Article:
W3C home > Mailing lists > Public > public-html@w3.org > July 2008

Re: SVGWG SVG-in-HTML proposal (Was: ISSUE-41: Decentralized extensibility)

From: Ian Hickson <ian@hixie.ch>
Date: Tue, 29 Jul 2008 11:38:59 +0000 (UTC)
To: Sam Ruby <rubys@us.ibm.com>
Cc: Erik Dahlström <ed@opera.com>, Henri Sivonen <hsivonen@iki.fi>, Julian Reschke <julian.reschke@gmx.de>, HTML WG <public-html@w3.org>
Message-ID: <Pine.LNX.4.62.0807291123140.30692@hixie.dreamhostps.com>

On Tue, 29 Jul 2008, Sam Ruby wrote:
> 
> Not too long ago, the presumption was that trailing soliduses in tags 
> must always be treated as an error, lest the web would break.  This was 
> replaced by the assumption that trailing soliduses in all but a few, 
> well defined places would be treated as an error.

Indeed, I even mentioned that very case in the e-mail to which you 
replied:

| Sometimes one agrees with the choice, and sometimes one doesn't, e.g. 
| as I don't in the issue of including XML-like syntactic placebos in 
| text/html. That's just the way the chips fall.

We have to base our decisions on evidence, not our wishes.


> Yes, some people here have the assumption that namespace prefixes must 
> always be treated as an error, lest the web would break.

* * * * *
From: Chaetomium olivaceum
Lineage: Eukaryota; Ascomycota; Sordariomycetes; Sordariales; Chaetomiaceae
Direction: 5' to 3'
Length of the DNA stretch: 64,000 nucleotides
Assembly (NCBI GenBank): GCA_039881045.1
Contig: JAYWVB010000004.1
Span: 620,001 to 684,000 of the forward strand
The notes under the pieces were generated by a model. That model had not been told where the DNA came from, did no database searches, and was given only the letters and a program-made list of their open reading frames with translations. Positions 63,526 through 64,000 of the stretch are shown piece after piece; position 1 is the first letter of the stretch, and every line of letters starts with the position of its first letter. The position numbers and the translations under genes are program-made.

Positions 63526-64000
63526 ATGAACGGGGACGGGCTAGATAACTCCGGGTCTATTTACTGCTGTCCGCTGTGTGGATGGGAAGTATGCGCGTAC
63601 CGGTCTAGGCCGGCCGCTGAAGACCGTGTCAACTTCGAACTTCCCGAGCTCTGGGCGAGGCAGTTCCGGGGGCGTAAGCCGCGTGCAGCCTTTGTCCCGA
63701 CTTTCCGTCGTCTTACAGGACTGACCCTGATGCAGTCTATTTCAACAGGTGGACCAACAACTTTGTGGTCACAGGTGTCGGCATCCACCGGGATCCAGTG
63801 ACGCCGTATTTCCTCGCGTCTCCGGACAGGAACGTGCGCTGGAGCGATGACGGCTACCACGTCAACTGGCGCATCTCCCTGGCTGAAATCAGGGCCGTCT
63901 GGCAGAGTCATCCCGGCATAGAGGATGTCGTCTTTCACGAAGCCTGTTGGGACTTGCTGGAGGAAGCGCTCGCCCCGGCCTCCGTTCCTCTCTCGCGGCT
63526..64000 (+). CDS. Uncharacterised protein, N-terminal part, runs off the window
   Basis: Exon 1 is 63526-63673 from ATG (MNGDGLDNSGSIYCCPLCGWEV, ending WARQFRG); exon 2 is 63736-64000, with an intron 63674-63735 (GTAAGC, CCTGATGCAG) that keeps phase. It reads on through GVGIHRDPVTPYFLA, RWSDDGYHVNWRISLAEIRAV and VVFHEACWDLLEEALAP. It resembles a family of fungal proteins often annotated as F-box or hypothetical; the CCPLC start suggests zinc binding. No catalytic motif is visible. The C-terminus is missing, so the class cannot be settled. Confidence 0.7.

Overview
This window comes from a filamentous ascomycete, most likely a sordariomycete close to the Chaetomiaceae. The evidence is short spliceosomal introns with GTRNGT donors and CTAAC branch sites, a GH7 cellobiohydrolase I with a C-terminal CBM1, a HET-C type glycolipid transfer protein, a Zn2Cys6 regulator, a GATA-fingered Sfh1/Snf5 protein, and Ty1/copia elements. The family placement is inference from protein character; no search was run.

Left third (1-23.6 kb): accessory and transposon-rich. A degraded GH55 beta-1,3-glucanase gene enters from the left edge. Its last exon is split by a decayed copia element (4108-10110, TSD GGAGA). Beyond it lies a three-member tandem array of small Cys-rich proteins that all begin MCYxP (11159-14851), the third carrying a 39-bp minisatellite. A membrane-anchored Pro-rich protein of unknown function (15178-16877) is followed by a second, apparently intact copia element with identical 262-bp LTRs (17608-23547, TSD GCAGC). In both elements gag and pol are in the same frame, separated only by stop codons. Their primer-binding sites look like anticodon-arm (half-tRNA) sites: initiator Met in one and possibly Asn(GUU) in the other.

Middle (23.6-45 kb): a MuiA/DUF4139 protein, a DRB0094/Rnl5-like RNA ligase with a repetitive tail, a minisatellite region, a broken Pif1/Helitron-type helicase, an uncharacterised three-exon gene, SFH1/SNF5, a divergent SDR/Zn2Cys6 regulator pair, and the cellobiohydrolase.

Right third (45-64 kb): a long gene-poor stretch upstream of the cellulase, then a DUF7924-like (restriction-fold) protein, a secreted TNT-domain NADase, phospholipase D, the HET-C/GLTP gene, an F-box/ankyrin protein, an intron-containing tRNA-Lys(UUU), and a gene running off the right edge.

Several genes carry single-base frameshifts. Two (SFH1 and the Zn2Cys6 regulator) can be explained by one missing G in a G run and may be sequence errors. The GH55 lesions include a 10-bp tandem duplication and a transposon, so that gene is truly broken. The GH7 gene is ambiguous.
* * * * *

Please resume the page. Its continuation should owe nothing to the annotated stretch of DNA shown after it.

Note that this isn't really a technically similar case. The placebo syntax 
in text/html does nothing at all -- it's just allowed so as to reduce 
author confusion. Namespace prefixes _do_ have a practical effect, so it's 
not just about whether they're allowed or not, it's about whether they are 
supported or not.

Evidence suggests that they cause great author confusion (e.g. [1]). In 
addition, specific syntax like XML's wouldn't work in text/html due to the 
problem you mention (the undesired effect on legacy content). We have to 
balance these two relativel major negatives against the benefits of 
prefixes. These are basically limited to the ability to mix multiple 
vocabularies in a very interleaved fashion. Since there really is no need 
to do this in HTML, at least so far, the negatives strongly outweigh the 
positives. (Note that here I'm talking specifically about namespace 
_prefixes_ and their associated declarations, and not namespaces in 
general. There are many ways of designing namespace syntax, and many do 
not use any kind of indirection like prefixes.)

As I said, these issues were studied years ago, and underlie much of 
HTML5's design. There isn't really much point discussing the issue unless 
some radical new evidence has come up since the 2003/2004 timeframe.


[1] "As the author of an O'Reilly book on XForms, I can report that 90% of 
the technical questions from readers involve confusion related to 
namespaces."
  -- http://www.w3.org/2004/04/webapps-cdf-ws/papers/verity.html

-- 
Ian Hickson               U+1047E                )\._.,--....,'``.    fL
http://ln.hixie.ch/       U+263A                /,   _.. \   _\  ;`._ ,.
Things that are impossible just take longer.   `._.-(,_..'--(,_..'`-.;.'
Received on Tuesday, 29 July 2008 11:39:34 UTC

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